Seven Tips on What to Look For in a Great Art Teacher |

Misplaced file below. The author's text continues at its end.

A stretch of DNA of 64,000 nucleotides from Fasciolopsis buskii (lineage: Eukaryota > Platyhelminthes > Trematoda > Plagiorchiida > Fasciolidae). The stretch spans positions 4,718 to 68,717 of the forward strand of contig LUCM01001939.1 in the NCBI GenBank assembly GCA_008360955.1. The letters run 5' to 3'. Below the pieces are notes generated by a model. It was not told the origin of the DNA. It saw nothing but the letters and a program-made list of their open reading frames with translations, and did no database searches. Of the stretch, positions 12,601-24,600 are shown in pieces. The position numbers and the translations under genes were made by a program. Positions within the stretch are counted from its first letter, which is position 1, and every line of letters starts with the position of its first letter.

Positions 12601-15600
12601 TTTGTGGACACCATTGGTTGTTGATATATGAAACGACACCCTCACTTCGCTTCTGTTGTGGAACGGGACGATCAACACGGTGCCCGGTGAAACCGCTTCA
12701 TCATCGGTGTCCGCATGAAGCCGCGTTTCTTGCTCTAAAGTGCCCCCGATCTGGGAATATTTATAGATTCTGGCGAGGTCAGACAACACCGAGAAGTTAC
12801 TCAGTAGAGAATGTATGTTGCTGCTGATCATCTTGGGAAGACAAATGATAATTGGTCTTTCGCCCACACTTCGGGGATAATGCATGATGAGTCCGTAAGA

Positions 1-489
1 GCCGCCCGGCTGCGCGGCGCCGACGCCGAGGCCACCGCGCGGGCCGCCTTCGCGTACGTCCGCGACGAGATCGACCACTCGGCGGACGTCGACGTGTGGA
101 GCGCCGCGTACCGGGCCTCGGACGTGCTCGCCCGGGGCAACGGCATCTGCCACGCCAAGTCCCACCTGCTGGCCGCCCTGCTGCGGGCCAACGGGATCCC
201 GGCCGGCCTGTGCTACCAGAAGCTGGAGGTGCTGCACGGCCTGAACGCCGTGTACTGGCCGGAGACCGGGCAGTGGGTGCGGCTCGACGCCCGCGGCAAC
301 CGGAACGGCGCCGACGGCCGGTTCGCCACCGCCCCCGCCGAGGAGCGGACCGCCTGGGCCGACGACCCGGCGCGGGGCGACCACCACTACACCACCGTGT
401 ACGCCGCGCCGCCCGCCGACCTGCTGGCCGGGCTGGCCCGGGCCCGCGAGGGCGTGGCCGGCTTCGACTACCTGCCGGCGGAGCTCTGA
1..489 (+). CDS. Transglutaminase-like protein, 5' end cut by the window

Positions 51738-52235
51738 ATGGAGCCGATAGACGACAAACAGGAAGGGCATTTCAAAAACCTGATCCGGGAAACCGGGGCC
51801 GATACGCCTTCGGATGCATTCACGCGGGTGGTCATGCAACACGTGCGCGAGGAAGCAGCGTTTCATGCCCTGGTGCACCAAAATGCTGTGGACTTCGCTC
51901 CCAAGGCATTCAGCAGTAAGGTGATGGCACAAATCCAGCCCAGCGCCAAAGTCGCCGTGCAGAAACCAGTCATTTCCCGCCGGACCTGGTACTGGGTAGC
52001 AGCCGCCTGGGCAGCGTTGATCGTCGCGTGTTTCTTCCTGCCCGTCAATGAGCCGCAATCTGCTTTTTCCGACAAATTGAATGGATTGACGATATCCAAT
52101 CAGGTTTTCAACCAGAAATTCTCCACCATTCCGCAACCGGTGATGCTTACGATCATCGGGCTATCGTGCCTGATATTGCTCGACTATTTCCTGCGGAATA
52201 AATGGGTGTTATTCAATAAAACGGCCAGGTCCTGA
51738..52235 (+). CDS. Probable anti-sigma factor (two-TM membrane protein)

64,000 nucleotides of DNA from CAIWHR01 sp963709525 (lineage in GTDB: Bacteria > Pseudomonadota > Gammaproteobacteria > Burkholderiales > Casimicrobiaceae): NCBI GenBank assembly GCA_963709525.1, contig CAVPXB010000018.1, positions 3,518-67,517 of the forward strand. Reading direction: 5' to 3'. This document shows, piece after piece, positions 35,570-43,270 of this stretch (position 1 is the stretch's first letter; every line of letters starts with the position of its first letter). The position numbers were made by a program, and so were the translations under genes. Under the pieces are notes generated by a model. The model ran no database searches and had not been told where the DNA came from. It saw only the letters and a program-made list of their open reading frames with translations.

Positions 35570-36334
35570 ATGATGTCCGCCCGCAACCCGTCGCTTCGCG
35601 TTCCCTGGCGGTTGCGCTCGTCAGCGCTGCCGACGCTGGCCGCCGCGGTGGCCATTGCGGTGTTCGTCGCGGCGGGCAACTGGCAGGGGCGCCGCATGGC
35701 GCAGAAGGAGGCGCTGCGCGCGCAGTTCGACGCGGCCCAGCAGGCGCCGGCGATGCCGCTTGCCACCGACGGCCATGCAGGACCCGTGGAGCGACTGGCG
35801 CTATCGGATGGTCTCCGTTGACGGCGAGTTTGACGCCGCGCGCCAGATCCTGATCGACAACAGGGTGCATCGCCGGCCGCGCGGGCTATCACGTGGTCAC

Art is something that moves you, it can inspire, uplift and get your creative juices flowing.Choosing an Art Teacher to develop your passion can be like a dance in a darkened room, so here are seven tips on what to look for:1. A passion for art – without it, lessons can be dullYou know the feeling from school, you’re in a subject that is not your favorite, but you have to be there. If you catch a little shut-eye you hope the teacher won’t notice. If you are choosing an Art Teacher, you’re probably handing over some of your hard earned money for their expertise. Pick someone who shines through by enlightening and energizing your learning.2. Great communication skillsNot everyone can be a great communicator, but a great art tutor can get their practised knowledge from their mind and body into the fascinated student.3. Practical ability to demonstrate techniquesIt’s all very well knowing how to perform certain techniques such as pastels or gauche but if a practical demonstration isn’t possible, you won’t get the most from your lessons.4. Inspiring and encouraging comments, even if the student refuses to see their own talentCriticism can be tough, especially when it involves creative work. A great Art Teacher will certainly comment on the work you perform in class, but will give you feedback and suggestions rather than just a judgment. The teachers that get this balance right are genuine educators – drawing out the best from their students.5. Options for what to do with the artwork once it is created (display, reprint, license or selling)It’s a sad fact that most qualified artists work outside of their area of expertise, but this is mostly down to a missing skillset. Once you have created your work, your family and friends can easily enjoy it and are probably proud to have an artist in residence, but how does this help you in the future?The great Art Teacher will have options for you after you have completed your works if you decide to commercialize them, after all, it brings your work to a wider audience.6. Recognition of when the student has learned all that teacher can teach and suggest where and how to learn more.No-one can know everything, but the truly great teachers know when the best option for a student is to allow them to move to a different art teacher. If your passion is for sculpture and your present teacher insists on teaching you charcoal life-drawings, it might be that they don’t know enough about sculpture.The best Art Teacher will recognize your abilities are best developed elsewhere and will help you find a suitable expert in your area passion – and they will be happy in the knowledge that you have grown.7. Bundle it all up with a light determined touch that show perseverance and commitment with a resilience to criticismA great deal of art is repetitive technique, but the reason it is art, is that we all see things differently. You won’t cry over shaving a point on your pencil for the thousandth time to create a new work on a blank canvas.